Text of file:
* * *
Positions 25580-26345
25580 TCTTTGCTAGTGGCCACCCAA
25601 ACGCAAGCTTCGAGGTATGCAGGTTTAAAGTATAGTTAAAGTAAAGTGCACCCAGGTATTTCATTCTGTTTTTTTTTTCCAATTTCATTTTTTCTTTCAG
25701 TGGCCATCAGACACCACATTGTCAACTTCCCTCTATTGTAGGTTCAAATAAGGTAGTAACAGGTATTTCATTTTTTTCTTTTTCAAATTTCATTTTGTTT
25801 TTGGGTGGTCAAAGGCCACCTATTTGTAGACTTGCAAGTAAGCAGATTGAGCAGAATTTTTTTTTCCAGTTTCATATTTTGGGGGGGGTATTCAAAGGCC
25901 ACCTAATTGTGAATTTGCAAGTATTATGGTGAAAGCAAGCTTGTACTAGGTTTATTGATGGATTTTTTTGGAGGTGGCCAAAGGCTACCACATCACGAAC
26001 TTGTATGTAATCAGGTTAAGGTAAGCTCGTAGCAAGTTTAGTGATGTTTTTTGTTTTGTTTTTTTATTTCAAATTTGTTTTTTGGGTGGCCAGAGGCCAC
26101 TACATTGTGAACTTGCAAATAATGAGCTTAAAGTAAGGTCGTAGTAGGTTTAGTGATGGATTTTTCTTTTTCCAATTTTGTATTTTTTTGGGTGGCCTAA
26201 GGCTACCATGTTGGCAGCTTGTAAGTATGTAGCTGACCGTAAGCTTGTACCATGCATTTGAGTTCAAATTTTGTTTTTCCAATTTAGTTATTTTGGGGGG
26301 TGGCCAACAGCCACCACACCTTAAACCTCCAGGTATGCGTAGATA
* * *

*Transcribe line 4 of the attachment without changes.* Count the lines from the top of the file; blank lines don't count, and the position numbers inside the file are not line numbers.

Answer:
25701 TGGCCATCAGACACCACATTGTCAACTTCCCTCTATTGTAGGTTCAAATAAGGTAGTAACAGGTATTTCATTTTTTTCTTTTTCAAATTTCATTTTGTTT